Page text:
Nov. 21, 2008
The 59th annual celebration of the Hanging of the Greens at Morningside College will be held on Wednesday, Dec. 3, at 8 p.m. in the formal lounge at Dimmitt Hall, 3318 Vine Ave.
First celebrated in 1950 and now one of the oldest traditions on the Morningside campus, the Hanging of the Greens includes burning of a Yule log, hanging of several wreaths and decorating a Christmas tree. Morningside President John Reynders will light the Yule log, and Robin Reynders will read the history of the Hanging of the Greens. Santa and his elves also will visit the ceremony. The event, sponsored by Morningside’s Residence Life and the Residence Hall Association (RHA), is open to the public.
The ceremony begins with the Yule log service. Each year a portion of the previous year’s Yule log is used to start the new log to symbolize the continuity in tradition. The story is told of the ceremony’s beginnings in 1925, when Agnes Doolittle, a high school teacher from Spirit Lake, Iowa, invited junior and senior class women to her home for the burning of a special log her family sent from England.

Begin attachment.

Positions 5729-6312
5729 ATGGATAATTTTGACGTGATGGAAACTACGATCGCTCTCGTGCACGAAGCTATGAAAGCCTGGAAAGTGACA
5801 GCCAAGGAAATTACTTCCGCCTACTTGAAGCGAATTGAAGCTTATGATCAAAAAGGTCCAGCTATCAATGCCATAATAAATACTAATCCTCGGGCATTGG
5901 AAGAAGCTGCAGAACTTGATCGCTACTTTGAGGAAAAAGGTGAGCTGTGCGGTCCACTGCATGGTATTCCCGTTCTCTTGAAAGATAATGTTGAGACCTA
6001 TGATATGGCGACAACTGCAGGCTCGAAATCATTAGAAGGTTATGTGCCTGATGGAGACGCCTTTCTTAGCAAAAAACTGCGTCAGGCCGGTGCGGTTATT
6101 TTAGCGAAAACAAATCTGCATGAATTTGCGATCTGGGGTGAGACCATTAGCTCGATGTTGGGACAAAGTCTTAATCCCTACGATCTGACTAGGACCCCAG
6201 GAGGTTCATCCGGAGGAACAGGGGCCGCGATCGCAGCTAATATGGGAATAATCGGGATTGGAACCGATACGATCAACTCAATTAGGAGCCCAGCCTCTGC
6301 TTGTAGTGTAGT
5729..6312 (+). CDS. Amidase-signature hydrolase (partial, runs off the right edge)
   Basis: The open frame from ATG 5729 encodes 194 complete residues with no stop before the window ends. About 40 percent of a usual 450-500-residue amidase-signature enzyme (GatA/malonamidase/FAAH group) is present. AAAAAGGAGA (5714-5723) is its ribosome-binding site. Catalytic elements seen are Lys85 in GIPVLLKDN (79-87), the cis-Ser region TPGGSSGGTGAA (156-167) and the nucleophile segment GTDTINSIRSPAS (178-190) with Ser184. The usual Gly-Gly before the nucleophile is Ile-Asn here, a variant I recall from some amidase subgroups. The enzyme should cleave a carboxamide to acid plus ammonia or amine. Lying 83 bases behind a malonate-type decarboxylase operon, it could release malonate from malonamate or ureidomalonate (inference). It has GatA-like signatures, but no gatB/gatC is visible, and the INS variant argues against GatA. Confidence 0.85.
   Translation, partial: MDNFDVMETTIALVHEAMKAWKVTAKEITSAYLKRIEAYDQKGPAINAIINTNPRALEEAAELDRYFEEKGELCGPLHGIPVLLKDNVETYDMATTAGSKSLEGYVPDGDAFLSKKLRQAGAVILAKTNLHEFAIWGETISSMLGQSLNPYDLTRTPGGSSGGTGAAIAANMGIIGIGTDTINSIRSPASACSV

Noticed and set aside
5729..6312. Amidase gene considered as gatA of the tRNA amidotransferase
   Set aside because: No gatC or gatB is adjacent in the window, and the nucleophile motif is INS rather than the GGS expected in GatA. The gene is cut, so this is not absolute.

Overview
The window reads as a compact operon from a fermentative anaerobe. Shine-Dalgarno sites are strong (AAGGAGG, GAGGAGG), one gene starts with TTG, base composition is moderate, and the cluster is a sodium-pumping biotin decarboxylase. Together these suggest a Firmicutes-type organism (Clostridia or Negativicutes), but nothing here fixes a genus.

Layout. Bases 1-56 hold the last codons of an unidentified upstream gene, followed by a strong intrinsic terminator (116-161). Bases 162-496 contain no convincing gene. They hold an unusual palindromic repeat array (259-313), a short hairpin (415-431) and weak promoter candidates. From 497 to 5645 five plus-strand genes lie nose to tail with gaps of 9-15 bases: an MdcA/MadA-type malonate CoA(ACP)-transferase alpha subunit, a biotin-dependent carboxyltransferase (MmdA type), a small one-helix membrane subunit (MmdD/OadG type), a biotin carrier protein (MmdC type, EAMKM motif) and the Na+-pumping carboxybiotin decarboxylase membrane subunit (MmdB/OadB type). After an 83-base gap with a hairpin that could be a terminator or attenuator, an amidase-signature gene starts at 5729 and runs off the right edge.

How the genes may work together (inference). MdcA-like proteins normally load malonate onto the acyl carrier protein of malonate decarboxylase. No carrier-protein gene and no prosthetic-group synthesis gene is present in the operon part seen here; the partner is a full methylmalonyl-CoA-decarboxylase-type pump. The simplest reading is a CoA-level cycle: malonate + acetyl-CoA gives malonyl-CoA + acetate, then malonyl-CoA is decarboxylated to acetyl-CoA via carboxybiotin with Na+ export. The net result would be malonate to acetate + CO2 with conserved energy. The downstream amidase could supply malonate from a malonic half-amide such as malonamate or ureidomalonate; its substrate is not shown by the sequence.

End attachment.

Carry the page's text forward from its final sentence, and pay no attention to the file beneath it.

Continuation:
The Yule log came to Morningside in 1949 when seven freshman class women from Spirit Lake, who brought a piece of Doolittle's old log from the previous year to Dimmitt Hall to burn with a new log. The following year, wreaths were hung and a tree was decorated, constituting the first ceremonial Hanging of the Greens.
After the Yule log is burning and the story told, each class hangs a wreath. The final part of the ceremony is the decorating of the tree. Students hang ornaments made by residents from each of the student residence halls on campus. The ornaments are displayed for four years to invoke the memories of the “families” formed in each hall. Students from Dimmitt Hall, Roadman Hall, Residence Complex, Waitt Apartments, Poppen Apartments and Lags Hall will hang the ornaments.